Following Friday's canceled vote on the American Health Care Act, the GOP plan to reform ObamaCare which failed significantly because of intra-party opposition, the finger pointing has begun.

President Trump has blamed Democratic leadership as well as the House Freedom Caucus, which organized conservative resistance in Congress. In a tweet Sunday morning, he extended that attack to two conservative advocacy organizations, the Heritage Foundation and the Club for Growth, which he charged with helping Planned Parenthood and ObamaCare.

Privately, the president is believed to share the critique of House Speaker Paul Ryan's leadership which other Republicans have begun to publicly level. On Saturday, he recommended his Twitter followers watch a Fox News show episode that called for Ryan's resignation from his post.

Outside of Washington, the AHCA was generally unpopular, but its demise — coupled with Trump's assertions that ObamaCare will now "explode" on its own — has produced widespread uncertainty. Bonnie Kristian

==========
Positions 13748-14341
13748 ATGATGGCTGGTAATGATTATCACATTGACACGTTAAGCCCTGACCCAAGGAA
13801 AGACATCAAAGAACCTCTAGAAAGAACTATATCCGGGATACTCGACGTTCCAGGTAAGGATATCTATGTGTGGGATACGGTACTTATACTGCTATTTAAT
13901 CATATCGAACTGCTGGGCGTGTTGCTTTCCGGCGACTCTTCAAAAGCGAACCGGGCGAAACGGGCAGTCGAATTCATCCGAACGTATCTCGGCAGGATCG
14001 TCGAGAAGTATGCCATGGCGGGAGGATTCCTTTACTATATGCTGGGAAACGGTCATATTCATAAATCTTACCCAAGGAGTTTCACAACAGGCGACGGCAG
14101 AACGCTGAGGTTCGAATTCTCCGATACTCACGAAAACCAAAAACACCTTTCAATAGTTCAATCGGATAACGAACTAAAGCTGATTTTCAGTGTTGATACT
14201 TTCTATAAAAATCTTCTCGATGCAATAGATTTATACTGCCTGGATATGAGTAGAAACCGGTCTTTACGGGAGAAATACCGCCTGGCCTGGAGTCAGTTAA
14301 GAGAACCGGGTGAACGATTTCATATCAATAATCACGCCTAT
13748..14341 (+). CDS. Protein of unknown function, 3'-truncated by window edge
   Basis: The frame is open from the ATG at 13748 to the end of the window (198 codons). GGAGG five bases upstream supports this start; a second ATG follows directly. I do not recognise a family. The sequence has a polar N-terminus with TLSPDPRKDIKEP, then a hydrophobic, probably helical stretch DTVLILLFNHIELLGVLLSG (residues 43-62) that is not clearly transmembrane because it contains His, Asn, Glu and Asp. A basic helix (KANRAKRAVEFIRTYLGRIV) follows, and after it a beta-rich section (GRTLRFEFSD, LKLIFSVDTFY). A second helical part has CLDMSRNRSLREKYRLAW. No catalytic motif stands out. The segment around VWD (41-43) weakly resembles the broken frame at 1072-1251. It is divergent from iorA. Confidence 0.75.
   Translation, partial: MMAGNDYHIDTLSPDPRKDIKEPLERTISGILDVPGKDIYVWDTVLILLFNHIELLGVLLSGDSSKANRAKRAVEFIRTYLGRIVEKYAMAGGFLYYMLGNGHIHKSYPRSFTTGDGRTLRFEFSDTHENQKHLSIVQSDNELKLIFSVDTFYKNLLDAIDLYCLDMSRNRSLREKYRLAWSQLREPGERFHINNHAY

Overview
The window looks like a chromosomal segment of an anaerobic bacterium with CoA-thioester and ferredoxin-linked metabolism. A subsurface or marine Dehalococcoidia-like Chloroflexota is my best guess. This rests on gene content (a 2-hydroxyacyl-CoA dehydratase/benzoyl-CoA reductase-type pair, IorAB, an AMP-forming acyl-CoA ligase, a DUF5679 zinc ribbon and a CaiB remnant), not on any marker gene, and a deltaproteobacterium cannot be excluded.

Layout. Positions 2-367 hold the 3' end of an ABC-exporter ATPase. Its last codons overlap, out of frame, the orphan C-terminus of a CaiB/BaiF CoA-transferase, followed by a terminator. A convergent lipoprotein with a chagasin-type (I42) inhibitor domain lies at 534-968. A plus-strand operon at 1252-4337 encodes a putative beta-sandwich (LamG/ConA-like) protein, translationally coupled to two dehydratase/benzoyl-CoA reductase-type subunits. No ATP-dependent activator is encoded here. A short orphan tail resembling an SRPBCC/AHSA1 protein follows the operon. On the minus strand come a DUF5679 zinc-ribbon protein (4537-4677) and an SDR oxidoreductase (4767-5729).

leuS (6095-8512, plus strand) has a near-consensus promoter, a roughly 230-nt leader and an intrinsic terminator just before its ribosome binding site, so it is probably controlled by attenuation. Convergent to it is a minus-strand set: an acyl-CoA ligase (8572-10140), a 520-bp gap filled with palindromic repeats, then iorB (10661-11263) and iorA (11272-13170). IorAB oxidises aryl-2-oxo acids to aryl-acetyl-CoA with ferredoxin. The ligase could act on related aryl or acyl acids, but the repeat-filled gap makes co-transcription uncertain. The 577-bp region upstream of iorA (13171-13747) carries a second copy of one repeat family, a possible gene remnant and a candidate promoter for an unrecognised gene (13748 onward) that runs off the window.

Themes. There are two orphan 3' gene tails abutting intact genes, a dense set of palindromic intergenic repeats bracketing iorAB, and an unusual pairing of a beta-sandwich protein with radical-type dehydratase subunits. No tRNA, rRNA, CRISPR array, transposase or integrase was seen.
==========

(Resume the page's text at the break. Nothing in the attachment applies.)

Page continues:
10:19 a.m. ET
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A crash in Tempe, Arizona, on Saturday has led ridesharing company Uber to suspend its self-driving car program. No one was seriously hurt in the incident, but the self-driving Volvo was flipped on its side after another vehicle "failed to yield" appropriately at a left turn.

"There was a person behind the wheel" of the Volvo at the time of the crash, said an Uber representative, and it "is uncertain at this time if they were controlling the vehicle at the time of the collision." The vehicle had two "safety drivers" in its front seats because, as Uber said at its pilot program's rollout, driverless cars "require human intervention in many conditions, including bad weather."

Before the crash, Uber's self-driving cars were being tested in its Arizona, Pittsburgh, and San Francisco markets. Bonnie Kristian

8:32 a.m. ET
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Violence broke out at a Make America Great Again rally south of Los Angeles on Saturday as supporters of President Trump scuffled with counter-protesters. About 2,000 Trump fans were gathered in Huntington Beach, California, when multiple fights erupted in the crowd.